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Europe Data Protection Digest | Notes from the IAPP Europe Managing Director, 15 December 2017 Related reading: Takeaways from record COPPA settlement

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Greeting from Brussels!

The year is winding down fast, and I keep asking myself, "Where did 2017 go?" It has been a busy year for the IAPP; and I personally have spent a good deal of time on the road, and in planes and trains, which I suppose gives a distorted sense that the weeks are flying by faster than reality. It also means I've developed some habits many of you other business travelers will recognize: I never travel without a good book, and I rely heavily on my Netflix subscription so I don't have to submit myself to the bland viewing of hotel TV channels wherever I find myself.

As a result, I was mildly curious to read the polarized reaction this week surrounding a Netflix Twitter post that seemingly mocked a few dozen anonymous customers for repeatedly watching the same film over a period of weeks. Misplaced banter you might think, and yes, overall, I’d probably agree with you: Not the most obvious way to endear yourself to your customer base. Most likely the tweet in question was not meant to be mean spirited. However, it has been described by some users as simply "creepy," kicking off an online debate around how closely the company is watching and monitoring its customers. With more than 100,000 retweets, the attempt at humor proved a hit with some; however, some users were unnerved at the apparent detail of the data Netflix holds on its users.

Perhaps more poignant is that, from a global customer base of 110 million customers, the firm narrowed its data analytics to a handful of customers with accuracy, further suggesting that employees — or at the very least, their social media staff — have liberal access to customer viewing data. This has invariably lead some to question what you can, or cannot do, with customer data. It has also raised security concerns, surrounding how many Netflix employees have access to this data, and whether it can be used to identify individual customers.

In fairness, Netflix isn't the first company to use its vast wealth of data for marketing or advertising. So, what was the ultimate aim of the tweet? Augmented marketing in the run up to the festive season? Most of us know we will all be sat around a viewing screen at some point in the coming weeks watching some show or other. It’s a popular Christmas family tradition. Interestingly, it has been reported that the streaming service took its inspiration from a well-known Spotify advertising campaign last year, based around "funny factoids" about its individual users unusual listening habits. That particular campaign was deemed a success. And we should bear in mind that Netflix has 4.2 million followers on Twitter, not negligible number and a prime channel for some playful, cavalier, or outright provocative marketing.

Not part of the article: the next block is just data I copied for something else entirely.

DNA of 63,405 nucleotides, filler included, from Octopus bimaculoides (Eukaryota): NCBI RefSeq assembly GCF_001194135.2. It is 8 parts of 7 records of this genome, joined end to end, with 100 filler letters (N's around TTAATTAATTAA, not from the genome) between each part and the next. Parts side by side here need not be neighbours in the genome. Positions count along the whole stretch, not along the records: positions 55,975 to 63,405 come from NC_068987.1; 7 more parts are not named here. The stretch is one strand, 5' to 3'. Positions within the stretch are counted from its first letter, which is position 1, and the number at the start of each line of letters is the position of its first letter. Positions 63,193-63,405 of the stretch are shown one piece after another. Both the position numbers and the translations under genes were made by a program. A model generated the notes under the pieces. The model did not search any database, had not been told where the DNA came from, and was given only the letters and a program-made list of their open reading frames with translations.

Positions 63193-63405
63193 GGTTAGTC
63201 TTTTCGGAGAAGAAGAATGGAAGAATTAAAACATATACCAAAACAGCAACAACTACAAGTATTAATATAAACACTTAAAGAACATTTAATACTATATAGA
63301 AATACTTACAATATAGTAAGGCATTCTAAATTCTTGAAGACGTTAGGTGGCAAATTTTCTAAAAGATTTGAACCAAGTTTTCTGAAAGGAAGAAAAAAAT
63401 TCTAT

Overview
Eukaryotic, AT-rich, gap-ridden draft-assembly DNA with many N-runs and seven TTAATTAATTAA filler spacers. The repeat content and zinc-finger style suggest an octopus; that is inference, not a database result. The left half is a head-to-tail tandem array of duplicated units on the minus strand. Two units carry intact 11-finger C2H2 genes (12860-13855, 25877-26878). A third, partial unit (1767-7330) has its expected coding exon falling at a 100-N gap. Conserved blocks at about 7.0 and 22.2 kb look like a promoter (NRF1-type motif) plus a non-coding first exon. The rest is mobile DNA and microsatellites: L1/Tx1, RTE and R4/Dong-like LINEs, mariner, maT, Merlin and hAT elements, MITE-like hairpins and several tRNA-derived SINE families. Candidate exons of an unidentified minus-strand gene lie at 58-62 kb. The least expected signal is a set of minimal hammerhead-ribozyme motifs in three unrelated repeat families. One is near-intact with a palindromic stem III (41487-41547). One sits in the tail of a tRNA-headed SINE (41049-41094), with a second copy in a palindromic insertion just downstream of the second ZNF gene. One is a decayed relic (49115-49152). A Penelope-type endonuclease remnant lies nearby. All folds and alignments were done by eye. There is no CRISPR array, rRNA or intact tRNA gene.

As a response to the hue and cry, a spokesperson for Netflix said, “The privacy of our members' viewing is important to us. This information represents overall viewing trends, not the personal viewing information of specific, identified individuals.” The statement also confirmed that the stats quoted in the tweet are real.

TechCrunch, the online media outlet made an interesting observation: "In this age of online user profiling and ad-targeted omnipresent surveillance capitalism, ... you definitely don’t talk about surveillance capitalism if you’re actually taking cold hard cash from users of your product." Their view is that exposing paying customer likes and dislikes to fuel ad-targeting engines is simply not a cool thing to do. Digital data continues to be shown time and again to represent a temptation and a risk for companies. Some opinion would suggest robust systems for encrypting, storing and provisioning access to user information to minimize risk are — arguably — a minimum paying customers should be able to expect.

I am reminded of the Oscar Wilde quote: “Somehow or other I'll be famous, and if not famous, I'll be notorious.” In an ever-competitive digital environment it seems that online companies, at times, strive to be both equally famous and notorious to stay on our attention radars. Netflix certainly achieved semi-notorious status this week; everyone is talking about them.

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